20 countries attend 1st International Biogas Conference
Sector focus delivers ‘innovative strategies on how to extract value, create jobs and protect the environment’
Joined-up thinking focused on the need to integrate energy and waste streams to mitigate against climate change while allowing sustainable growth drew delegates from over 20 countries to the first international biogas conference, held in Athens recently.
Organised by the World Biogas Association the event featured keynote speakers such as Dr Janez Potocnik, Co-Chair of the International Resource Panel of the United Nations Environment Programme, emphasizing how biogas would be a win-win for all countries seeking to meet their carbon reduction commitments under the Paris Agreement.
WBA President David Newman said, “The aim of the Congress was to discuss – and demonstrate – the role of anaerobic digestion and biogas in solving sustainability challenges for Greece and for cities, regions and nations around the world. The conference succeeded in getting key messages out to decision-makers about finance, feedstocks, solid waste, wastewater, emerging markets, academic research, and technical insight. Ultimately it is by sharing experiences at events like this that we can provide a blueprint so the biogas sector can achieve its full potential.”
Many of the most urgent problems facing urban centres worldwide require the integration of energy into wider systems such as waste or transport, which must necessarily happen locally but be encouraged and enabled globally to combat climate change and associated issues such as air pollution.
Athens is a case in point. Air quality is compromised by the practice of sending organic waste to landfill, and Greece is under an infraction from the EU for operating landfills non-compliant with EU laws. It is a situation repeated across mainland Greece and its islands. Producing biogas from organic wastes would address the issue.
Over the two days of the conference case studies from around the world showed how anaerobic digestion is a cost-competitive way of treating organic wastes while simultaneously helping towards decarbonising the planet. Adoption of the technology has the potential to reduce carbon emissions by 10% globally.
It was this kind of knowledge exchange that proved so instructive and inspiring to the 150 delegates present, with representatives attending from cities and regions across Greece and 20 countries, including America, Tunisia, Morocco, Kenya and Uganda alongside a host of European countries, the Netherlands, UK, Germany, Norway, Italy, Cyprus, Switzerland, Belgium, Czech Republic, Denmark, Gibraltar, Spain and Slovenia. Many departed the conference saying they felt they had gained great insight into how to develop an enabling environment for biogas to develop and grow.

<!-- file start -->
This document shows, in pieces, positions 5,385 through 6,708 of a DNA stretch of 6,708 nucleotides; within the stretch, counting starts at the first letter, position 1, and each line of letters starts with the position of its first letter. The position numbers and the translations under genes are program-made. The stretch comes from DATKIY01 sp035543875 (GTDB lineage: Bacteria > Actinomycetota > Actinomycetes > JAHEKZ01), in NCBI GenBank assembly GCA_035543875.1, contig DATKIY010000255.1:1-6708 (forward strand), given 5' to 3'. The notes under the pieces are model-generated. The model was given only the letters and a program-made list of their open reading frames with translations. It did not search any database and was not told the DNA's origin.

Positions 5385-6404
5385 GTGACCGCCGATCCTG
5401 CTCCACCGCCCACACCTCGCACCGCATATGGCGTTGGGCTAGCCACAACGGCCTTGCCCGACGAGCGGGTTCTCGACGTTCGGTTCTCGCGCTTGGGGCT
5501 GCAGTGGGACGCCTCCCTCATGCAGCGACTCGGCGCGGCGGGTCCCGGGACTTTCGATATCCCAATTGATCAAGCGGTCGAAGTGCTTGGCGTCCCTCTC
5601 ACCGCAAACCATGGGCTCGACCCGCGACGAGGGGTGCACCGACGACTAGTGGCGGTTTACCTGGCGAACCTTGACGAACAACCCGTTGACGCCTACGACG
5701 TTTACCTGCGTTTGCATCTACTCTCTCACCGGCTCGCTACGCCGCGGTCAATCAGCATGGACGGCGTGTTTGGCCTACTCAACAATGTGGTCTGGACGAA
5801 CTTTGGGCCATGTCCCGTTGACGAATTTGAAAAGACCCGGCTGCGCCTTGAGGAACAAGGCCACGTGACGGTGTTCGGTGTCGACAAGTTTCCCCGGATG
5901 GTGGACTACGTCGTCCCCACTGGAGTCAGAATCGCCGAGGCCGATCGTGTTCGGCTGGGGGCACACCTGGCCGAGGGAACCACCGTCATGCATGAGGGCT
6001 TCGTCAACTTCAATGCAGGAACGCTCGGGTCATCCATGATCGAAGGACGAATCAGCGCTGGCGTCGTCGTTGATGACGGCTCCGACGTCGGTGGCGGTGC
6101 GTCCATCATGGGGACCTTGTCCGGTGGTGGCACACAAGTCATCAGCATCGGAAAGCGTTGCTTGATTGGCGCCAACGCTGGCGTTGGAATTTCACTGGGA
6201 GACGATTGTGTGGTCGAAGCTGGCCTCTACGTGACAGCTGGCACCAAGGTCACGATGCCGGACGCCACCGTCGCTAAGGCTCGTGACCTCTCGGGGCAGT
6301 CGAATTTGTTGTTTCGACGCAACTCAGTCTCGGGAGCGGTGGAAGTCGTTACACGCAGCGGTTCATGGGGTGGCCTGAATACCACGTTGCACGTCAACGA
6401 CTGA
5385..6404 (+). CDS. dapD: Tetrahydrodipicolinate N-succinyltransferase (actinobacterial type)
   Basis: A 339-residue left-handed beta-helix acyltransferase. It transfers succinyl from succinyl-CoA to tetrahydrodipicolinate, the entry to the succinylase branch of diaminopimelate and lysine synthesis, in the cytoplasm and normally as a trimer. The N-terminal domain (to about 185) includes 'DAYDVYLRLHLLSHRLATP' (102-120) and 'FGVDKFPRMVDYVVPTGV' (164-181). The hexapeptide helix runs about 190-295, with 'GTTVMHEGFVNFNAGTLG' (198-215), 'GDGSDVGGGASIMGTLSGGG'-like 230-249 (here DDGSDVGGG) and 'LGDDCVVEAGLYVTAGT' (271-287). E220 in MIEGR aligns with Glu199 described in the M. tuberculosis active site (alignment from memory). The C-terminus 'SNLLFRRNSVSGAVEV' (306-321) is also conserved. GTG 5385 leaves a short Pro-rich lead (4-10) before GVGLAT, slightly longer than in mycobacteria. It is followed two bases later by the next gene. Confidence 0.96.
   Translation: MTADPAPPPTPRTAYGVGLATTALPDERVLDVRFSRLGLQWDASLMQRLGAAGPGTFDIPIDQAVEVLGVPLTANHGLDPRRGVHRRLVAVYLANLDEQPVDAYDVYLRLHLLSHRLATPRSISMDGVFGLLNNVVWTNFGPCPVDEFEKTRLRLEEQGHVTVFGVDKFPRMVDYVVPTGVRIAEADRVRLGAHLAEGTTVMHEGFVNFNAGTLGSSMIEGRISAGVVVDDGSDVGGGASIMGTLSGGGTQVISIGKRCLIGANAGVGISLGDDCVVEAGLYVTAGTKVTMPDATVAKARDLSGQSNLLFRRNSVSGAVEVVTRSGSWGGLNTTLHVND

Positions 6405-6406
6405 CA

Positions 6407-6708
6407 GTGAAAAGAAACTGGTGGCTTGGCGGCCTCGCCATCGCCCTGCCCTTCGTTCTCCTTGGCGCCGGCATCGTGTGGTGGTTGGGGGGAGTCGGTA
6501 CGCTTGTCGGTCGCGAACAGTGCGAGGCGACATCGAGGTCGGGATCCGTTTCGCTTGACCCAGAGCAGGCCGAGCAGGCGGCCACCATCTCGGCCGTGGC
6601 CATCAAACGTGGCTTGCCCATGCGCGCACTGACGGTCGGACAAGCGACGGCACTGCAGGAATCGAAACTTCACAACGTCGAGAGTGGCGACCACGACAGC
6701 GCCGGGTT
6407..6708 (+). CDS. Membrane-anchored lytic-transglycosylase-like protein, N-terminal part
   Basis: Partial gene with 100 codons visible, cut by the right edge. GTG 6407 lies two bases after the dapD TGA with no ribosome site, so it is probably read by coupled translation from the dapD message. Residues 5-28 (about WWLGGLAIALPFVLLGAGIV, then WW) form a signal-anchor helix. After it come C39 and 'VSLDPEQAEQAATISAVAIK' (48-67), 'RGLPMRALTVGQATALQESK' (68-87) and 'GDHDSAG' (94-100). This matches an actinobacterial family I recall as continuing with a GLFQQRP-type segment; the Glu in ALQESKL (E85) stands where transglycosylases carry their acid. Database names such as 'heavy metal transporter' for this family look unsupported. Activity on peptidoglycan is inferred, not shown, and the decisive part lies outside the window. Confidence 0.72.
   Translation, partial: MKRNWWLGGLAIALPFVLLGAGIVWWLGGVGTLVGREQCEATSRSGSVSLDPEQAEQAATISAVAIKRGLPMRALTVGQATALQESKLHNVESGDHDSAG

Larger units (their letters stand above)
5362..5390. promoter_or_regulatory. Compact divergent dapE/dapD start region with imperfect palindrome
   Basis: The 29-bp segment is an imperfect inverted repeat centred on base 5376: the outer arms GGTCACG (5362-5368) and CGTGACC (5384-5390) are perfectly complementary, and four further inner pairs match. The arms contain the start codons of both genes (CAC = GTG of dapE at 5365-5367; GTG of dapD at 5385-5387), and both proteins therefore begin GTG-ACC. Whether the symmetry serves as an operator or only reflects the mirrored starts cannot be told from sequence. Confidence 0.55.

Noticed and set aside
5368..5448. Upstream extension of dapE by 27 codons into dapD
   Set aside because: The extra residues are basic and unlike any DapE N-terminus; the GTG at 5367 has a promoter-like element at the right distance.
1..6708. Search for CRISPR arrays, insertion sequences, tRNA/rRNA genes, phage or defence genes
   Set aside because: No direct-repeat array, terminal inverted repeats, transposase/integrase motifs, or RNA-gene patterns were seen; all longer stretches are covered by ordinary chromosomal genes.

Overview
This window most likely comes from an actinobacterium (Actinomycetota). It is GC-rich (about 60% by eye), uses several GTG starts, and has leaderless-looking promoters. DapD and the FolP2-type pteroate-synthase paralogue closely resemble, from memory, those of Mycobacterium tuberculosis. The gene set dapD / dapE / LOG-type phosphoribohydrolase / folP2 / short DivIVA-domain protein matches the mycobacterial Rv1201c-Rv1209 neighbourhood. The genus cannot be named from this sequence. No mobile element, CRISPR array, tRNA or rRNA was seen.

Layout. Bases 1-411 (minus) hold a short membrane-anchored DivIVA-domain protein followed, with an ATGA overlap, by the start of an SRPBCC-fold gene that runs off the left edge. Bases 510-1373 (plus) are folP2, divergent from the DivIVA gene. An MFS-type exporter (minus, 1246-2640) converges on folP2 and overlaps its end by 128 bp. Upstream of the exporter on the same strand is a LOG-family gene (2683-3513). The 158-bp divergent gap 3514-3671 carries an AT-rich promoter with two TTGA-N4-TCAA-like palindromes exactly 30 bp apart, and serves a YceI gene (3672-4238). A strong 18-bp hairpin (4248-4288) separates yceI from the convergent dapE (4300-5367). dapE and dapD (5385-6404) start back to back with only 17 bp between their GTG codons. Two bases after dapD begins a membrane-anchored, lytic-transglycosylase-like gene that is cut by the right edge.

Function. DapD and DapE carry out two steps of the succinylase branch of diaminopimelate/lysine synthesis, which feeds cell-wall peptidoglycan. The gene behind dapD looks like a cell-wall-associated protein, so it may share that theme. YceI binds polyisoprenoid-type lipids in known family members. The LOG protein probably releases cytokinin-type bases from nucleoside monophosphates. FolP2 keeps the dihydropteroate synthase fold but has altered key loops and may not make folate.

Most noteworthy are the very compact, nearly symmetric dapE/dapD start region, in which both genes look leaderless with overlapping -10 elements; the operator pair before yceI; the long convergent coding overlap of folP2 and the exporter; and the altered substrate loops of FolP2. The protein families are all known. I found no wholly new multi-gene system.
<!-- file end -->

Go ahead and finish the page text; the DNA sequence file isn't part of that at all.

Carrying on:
Ahead of the Conference, the host, outgoing Mayor Georgios Kaminis said, “The greatest challenge that Athens faces is that waste management currently mainly relies on landfill disposal. In order to tackle the situation, the Municipal Authority has made it an absolute priority to lobby for the closure of illegal landfills, the treatment of hazardous waste, and the obligation to increase recycling rates.”
In Greece currently, biogas derives mainly from landfills, wastewater treatment plants and a couple of industrial applications. Although Greece has a promising potential of organic waste and especially animal manure, currently there is no farm scale biogas plant.
Mayor Kaminis said, “There is sufficient background on utilizing biogas as a potential driver for the transition to circularity. Especially, we feel that if we focus on this sector, we can further develop innovative strategies on how to extract value, create jobs and protect the environment.”
The new interim Mayor of Athens George Broulias, formerly the Vice Mayor responsible for Waste Management, has committed to pursue his predecessor’s legacy.
In the aftermath of the event he said, “The 1st International Conference in Athens was an excellent opportunity for private and public stakeholders to exchange best practices in the fields of Anaerobic Digestion and Waste management and to discuss innovative projects towards sustainable consumption and production.
“The feedback from the local industry was very positive and on behalf of the city of Athens we are very excited to have contributed to the works of the conference. We look forward to hosting the 2nd International Biogas Conference in Athens in 2020 and we pledge our full support for its success.”
The Mayor said it was apparent from discussions held during and after the event “that the Greek market is ready to start investing in AD” and they are eager to participate and support in any future event organised in Greece. Sponsors, too, expressed a similar eagerness to support a second conference.
Public stakeholders representing cities, regions and organisations, such as the Center for Renewable Energies, highlighted the need for the implementation of strategies to create an enabling environment to produce biogas for effective waste management.
Held under the auspices of the Greek Ministry of Environment & Energy, City of Athens and Hellenic Republic Ministry of Rural Development and Food, the 1st International Biogas Conference was sponsored by Kafsis, Mythical Peloponnese, Athens Convention & Visitors Bureau, Helector – member of the Ellaktor Group, Mesogeos, SESA and Montello. An associated site visit was sponsored by Helector and Mega Biogas.
Media partners were the Biogas Channel, B2Green, Ecotec, Water&Waste and Bioenergy News.